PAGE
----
• Hi Honey. It is deep and it fascinates me that the Buddhists understand with such accuracy and elegance, and in a way the scientific West doesn’t, the human condition. And Chogyam Trungpa has a special mischievousness and audacity. This is what I get from what he says.

      Every human being has fundamental goodness — ie, goodness as in wholeness, fitness, soundness, integrity, as in “to make good” something that is damaged by restoring it to its original soundness — goodness that has no opposite. And then around the age of 2, something happens, and the notion of “good” and “bad” are born in us. And this is the moment doubt and fear are also born. For the rest of our lives, unless we intervene, we struggle under the notion of good vs bad, ie, we struggle with the experience of doubt and fear. The way out is to see reality for what it is: nothing to do with this good vs bad which is all a delusion made up by a 2-year-old. Underneath all the stories is our fundamental goodness patiently abiding. That’s fundamental reality.

      Liked by 1 person

  2. We all encounter doubt in every stage of our lives. In my own case just now is contemplating a life-changing move from our comfort zone to something new. But any doubt which might enter our minds can be overcome by accepting our fragile condition and realizing that we are going into the comfort of our entire family which can’t be bad. It is a chance to learn to know little people who are just beginning their lives. It is strange and wonderful to think that we have been the progenitors of three generations of people. bisous.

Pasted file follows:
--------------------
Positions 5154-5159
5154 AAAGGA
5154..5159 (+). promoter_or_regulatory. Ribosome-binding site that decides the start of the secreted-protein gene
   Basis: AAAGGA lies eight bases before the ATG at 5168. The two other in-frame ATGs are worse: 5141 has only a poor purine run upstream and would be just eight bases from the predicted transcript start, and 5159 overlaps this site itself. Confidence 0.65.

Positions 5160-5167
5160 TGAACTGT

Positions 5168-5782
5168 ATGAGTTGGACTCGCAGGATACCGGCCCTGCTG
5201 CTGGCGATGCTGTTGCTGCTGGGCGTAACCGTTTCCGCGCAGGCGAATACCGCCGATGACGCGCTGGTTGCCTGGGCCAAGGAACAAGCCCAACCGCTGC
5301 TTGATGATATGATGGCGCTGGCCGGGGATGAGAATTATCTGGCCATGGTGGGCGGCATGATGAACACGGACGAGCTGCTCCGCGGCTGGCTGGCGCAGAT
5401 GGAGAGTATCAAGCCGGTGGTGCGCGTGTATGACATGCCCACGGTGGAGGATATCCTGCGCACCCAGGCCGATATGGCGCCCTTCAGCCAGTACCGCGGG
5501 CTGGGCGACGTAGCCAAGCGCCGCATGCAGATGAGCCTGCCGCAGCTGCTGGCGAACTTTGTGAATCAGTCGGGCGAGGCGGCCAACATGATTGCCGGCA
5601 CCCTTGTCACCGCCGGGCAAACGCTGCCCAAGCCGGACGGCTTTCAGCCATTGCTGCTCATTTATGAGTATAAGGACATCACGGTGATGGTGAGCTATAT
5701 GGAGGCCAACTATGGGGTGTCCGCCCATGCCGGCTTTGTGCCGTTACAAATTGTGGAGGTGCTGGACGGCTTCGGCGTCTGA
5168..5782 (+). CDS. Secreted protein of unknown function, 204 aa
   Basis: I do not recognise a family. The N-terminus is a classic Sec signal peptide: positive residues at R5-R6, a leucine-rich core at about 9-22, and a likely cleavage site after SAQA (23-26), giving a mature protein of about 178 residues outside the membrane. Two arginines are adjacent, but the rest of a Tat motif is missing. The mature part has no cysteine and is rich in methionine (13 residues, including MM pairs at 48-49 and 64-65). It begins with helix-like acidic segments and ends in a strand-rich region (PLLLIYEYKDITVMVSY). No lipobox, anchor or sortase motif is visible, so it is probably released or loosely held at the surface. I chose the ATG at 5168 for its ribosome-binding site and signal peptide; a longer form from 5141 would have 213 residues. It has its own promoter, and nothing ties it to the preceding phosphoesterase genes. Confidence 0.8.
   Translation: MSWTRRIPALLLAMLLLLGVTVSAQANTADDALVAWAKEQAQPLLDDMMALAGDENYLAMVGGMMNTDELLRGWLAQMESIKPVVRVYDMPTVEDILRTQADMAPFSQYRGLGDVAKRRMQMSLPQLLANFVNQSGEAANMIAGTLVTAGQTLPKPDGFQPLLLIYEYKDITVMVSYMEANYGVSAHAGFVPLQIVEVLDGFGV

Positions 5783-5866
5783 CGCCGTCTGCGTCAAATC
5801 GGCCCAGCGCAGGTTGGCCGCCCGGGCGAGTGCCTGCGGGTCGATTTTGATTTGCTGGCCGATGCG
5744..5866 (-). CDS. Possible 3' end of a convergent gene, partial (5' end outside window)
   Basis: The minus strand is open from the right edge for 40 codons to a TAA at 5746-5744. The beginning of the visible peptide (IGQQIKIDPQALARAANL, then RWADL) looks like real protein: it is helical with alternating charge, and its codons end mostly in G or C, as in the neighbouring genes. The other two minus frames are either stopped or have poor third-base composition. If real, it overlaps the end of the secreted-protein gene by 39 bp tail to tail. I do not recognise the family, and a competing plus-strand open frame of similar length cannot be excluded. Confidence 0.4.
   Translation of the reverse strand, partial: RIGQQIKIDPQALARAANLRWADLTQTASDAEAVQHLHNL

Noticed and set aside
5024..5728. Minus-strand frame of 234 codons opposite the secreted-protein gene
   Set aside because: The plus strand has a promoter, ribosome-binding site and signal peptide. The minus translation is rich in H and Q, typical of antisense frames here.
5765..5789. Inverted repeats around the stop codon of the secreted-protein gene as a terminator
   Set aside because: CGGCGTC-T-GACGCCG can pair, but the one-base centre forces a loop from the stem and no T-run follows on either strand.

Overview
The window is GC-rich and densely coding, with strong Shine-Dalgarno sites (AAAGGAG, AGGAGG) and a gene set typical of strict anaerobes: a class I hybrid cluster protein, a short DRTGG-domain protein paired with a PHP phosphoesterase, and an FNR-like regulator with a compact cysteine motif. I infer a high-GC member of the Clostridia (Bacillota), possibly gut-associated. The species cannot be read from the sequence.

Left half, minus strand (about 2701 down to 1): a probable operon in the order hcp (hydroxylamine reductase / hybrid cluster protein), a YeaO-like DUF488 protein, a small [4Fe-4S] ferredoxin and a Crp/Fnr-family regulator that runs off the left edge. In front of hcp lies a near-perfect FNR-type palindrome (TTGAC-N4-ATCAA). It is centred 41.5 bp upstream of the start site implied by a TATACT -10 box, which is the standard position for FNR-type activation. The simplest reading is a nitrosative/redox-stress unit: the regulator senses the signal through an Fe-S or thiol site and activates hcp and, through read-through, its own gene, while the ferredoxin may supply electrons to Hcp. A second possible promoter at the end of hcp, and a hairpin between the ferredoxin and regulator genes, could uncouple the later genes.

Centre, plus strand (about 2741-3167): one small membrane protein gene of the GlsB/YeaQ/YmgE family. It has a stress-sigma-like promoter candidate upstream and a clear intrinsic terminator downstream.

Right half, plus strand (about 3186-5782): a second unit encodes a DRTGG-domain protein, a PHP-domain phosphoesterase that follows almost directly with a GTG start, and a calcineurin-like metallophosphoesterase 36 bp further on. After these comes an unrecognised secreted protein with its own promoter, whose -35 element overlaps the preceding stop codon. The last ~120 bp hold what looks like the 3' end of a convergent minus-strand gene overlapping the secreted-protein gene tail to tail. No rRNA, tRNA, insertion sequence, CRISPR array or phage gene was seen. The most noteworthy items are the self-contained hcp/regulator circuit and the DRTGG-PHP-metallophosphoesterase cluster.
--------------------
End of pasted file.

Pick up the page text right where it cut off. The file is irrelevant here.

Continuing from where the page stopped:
Like

    • It really is incredible to think you’ve produced three generations of people. You’ve been a busy woman! :) You’re making a good decision in moving to be near your family. It’ll take something and it’ll be worth it. Remember what Rumi said that I published here a few weeks ago about being cleared out for some fresh new delight. xx

      Liked by 1 person

  3. Hi there, I just stumbled across your blog and this post truly resonated with me. It is strange because no matter how much work I believe I am doing on myself, I still feel as if this self-doubt creeps up daily. With meditation I have been able to recognize when I start ruminating with self-doubt, but I just wish it would go away already. Thanks for sharing.

    Like

    • Hi Madeline. It makes perfect sense that you experience self-doubt as you “work on yourself”. They’re correlated. While ever a person works on herself, she is labouring under the delusion there is something that needs to be fixed. She is not present to her fundamental goodness, and that’s what generates the experience of doubt. The more she works on herself, the more she experiences doubt. For you, for me, and for all human beings, there’s only one outstanding task: to accept that you are already whole, perfect and complete exactly as you are, and that you always were and always will be. Best wishes.

      Liked by 1 person

Your comment will be an adornment to this blog ...

Fill in your details below or click an icon to log in:

WordPress.com Logo

You are commenting using your WordPress.com account. Log Out / Change )

Twitter picture

You are commenting using your Twitter account. Log Out / Change )

Facebook photo

You are commenting using your Facebook account. Log Out / Change )

Google+ photo

You are commenting using your Google+ account. Log Out / Change )

Connecting to %s